“Ah Lians’” gaudy dress sense was originally perceived to be the result of poor taste due to their working class background. However, the “working class” taste begins to be popularized when people from the mainstream see “Ah Lians” enjoying the limelight everywhere they go. Donning designer wear according to the advices of fashion gurus does not allow one to stand out from the crowd. Discrete chic is the dress sense of the middle class (people from the mainstream) and it is not exciting. People begin to find it appealing to “play” at being working class because dressing outlandishly seems to get them more attention than plainly following fashion trends. It becomes cool for people to don their apparels conspicuously as they get to outshine the rest. Slowly, people from mainstream culture begin to adopt “Ah Lians’” spirit of “be loud”.
It has to be noted that media influence plays a large part in perpetuating the rise of “Ah Lian” culture. According to Chua, the frequent portraying of “Ah Lians” in popular culture such as magazines and television programmes has caused people to take to “Ah Lian” culture. “Ah Lians” are portrayed as cute, frank and unpretentious working class folks in programmes like Phua Chu Kang, Ah Girl and City Beat. These programmes paint glowing pictures of “Ah Lians” and emphasize their endearing qualities. In particular, popular sitcom “Ah Girl” portrays its protagonist Ah Girl, an “Ah Lian”, as dim-witted but likeable mobile phone sales girl. Ah Girl likes to dress in skimpy, brightly-coloured outfits and high platform shoes to pull in male customers. In spite of her “loud” dress sense and “Ah Lian” antics, she is popular among co-workers and customers. Ah Girl is also optimistic, carefree and happy with her life. The roaring success these programmes enjoy in terms of viewership seems to point to the fact that viewers enjoy watching the antics of “Ah Lians”, albeit on the goggle box. By highlighting the positives of “Ah Lians” and the apparent happiness they enjoy, such programmes help in endearing “Ah Lians” to the masses. Being working-class seems to be fun to the audience. Desirable qualities, such as jocundity and geniality, which are associated with on-screen “Ah Lians” also appeal to the masses. This compounds the attractiveness of “Ah Lian” culture so much that even the young English-speaking middle class is attracted as well (Chua 11).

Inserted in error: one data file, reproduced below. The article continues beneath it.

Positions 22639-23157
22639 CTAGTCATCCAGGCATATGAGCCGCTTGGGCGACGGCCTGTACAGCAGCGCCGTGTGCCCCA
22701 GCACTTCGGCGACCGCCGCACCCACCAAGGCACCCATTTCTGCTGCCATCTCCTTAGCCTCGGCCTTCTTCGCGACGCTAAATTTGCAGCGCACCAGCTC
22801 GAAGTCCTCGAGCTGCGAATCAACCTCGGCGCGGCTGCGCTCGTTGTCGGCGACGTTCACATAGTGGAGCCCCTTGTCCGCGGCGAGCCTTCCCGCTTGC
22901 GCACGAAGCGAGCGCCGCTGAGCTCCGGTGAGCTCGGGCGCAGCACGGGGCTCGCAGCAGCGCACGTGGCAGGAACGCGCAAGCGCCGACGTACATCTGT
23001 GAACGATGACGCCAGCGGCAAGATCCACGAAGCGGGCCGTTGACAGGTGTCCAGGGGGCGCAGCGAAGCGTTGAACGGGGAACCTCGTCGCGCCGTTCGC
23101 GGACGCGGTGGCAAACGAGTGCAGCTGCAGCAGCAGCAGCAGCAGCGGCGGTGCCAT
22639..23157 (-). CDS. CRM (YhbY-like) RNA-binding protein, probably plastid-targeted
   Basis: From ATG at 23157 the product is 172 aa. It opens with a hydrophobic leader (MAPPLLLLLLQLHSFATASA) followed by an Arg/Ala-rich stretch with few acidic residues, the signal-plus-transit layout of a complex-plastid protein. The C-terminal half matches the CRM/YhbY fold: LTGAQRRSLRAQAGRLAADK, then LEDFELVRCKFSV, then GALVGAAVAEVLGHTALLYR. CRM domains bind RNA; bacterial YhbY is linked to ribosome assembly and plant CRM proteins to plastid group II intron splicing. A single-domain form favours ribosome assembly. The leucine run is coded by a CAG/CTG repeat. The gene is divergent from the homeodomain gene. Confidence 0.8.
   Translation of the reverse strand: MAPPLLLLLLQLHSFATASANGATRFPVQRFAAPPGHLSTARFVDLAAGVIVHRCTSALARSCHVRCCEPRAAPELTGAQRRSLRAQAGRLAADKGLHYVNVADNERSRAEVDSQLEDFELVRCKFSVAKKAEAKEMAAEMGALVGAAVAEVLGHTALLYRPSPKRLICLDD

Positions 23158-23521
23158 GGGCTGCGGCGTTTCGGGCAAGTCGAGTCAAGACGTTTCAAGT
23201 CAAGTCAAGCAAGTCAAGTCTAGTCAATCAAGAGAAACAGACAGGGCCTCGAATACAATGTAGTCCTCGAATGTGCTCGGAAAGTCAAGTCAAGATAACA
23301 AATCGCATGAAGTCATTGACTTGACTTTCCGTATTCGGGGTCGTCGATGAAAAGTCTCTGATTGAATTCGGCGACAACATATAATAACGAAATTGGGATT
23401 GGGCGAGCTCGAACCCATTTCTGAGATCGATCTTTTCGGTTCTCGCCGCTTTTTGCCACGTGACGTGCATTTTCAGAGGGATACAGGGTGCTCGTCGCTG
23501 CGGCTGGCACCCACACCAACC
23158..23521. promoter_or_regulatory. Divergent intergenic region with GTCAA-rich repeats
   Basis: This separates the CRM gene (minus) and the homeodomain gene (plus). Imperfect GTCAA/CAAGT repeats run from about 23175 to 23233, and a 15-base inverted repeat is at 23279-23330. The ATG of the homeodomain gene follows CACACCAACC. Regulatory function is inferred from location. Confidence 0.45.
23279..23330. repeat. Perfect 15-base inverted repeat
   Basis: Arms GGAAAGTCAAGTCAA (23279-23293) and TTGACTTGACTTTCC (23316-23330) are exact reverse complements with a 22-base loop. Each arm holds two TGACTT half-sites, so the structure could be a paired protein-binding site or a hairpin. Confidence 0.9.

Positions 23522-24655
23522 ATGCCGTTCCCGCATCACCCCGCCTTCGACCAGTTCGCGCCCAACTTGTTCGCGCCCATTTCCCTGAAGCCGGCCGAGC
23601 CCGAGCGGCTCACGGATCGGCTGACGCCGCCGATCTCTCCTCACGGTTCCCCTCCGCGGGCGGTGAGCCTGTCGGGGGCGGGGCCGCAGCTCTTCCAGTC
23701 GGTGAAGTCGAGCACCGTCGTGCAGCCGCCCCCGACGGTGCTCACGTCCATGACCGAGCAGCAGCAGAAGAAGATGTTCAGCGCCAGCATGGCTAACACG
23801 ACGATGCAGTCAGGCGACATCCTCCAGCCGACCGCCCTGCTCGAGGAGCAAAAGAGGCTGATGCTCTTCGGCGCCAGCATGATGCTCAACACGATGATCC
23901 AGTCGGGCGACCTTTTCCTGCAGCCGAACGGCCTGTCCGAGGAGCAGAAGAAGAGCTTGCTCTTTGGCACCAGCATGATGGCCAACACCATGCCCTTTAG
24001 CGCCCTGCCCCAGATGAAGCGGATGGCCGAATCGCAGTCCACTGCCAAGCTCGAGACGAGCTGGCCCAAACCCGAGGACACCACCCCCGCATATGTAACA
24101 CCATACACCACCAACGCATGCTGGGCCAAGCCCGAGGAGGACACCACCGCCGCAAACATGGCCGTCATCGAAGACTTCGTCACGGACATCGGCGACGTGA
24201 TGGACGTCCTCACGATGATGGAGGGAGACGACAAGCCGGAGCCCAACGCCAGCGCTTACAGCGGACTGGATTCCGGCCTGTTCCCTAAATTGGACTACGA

Besides enjoying plentiful airtime on national television, “Ah Lian” becomes a popular “cult” figure to associate with. Celebrities start claiming that they are “Ah Lians” to varying extent. Local singer Stefanie Sun reveals in infotainment show Glam that she was an “Ah Lian” during her school days because she thought it was cool. Janice Wong, a journalist from Streats, proclaims that she is now still a Lian at heart despite being a working professional in “SingapoLIANS & proud of it!” (Her World 121). Sumiko Tan also claims that she has a bit of that “Ah Lian” quality in her and that is something she feels proud of, not ashamed of (The Straits Times). According to Chua, local celebrities declare themselves to be “Lian” because they wish to make known their working-class background (88). These celebrities are propelled into the glamorous media industry despite their humble backgrounds. It becomes cool to be associated with “Ah Lian” culture among celebrities because the working-class origins of the culture seem to endear these well known personalities to common folks. It then becomes fashionable to be branded as “Ah Lian” among the masses as well since people see their idols and celebrities declaring themselves as one.
On top of becoming
a fashionable icon to associate with, “Ah Lian” also becomes entwined with
Singaporean identity. People espouse “Ah Lian” culture as it is identified as a
true-blue “heartlander” spirit. The antics of an “Ah Lian” are appropriated to